An Epic Autumn Grilled Cheese Recipe: Add Cranberries, Winter Squash and Apples

Grilled Cheese from Great Expectations, Wisconsin Rapids, WI

Being from Wisconsin, my husband-photographer John Ivanko and I love our cheese served all kinds of ways. There is nothing better on these increasingly colder days than a warm and gooey grilled cheese sandwich. Comfort food perfectly timed for the arrival of cooler temperatures.

But it took a trip up north and a visit to Great Expectations in Wisconsin Rapids to open our minds to what an epic grilled cheese experience can be. Thanks to owner Amy Scheide sharing her recipe below, you can discover this magic in your homestead kitchen with a seasonal ingredient mash-up unlike any other, with cranberries, butternut squash, apples and a dash of jalapeno pepper heat.

With our farm, Inn Serendipity, located in the heart of Green County, Wisconsin, the highest cheese-producing county in our nation, we thought we knew grilled cheese: butter bread, add cheese, grill. Maybe get a little crazy and add a tomato or fresh spinach. But after biting into the Grilled Cheese at Great Expectations located in the middle of Wisconsin’s cranberry country, we realized a grilled cheese is really a palette for blending seasonal autumn flavors.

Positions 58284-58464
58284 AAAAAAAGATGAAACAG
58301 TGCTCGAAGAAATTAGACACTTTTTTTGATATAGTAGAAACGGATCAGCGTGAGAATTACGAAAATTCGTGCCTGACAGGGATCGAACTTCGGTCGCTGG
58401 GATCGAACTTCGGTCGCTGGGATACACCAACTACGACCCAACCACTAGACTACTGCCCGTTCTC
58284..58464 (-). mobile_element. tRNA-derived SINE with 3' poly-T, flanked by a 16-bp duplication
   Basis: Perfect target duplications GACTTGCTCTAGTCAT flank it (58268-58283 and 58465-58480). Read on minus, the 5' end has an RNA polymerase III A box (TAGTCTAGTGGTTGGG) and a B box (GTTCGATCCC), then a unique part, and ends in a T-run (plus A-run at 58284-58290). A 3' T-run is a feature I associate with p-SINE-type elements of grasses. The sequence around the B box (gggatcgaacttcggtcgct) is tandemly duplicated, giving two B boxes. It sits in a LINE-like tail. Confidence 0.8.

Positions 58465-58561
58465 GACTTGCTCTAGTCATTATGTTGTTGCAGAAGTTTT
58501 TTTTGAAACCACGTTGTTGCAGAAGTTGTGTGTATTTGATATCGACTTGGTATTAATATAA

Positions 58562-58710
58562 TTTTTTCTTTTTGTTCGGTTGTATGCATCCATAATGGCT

“Our Great Expectations philosophy is to take what’s locally grown and produced and combine it in a unique and tasty way on your plate,” explains Scheide, whose love and respect for her farm community runs so deep she prints custom coasters listing her sourcing. Supporting cranberry farmers is high on her local priority list. You’ll see cranberries throughout the menu, including the Crustless Cranberry Pie recipe Scheide also shared with us.

 Thawing Frozen Cranberries at Ocean Spray Plant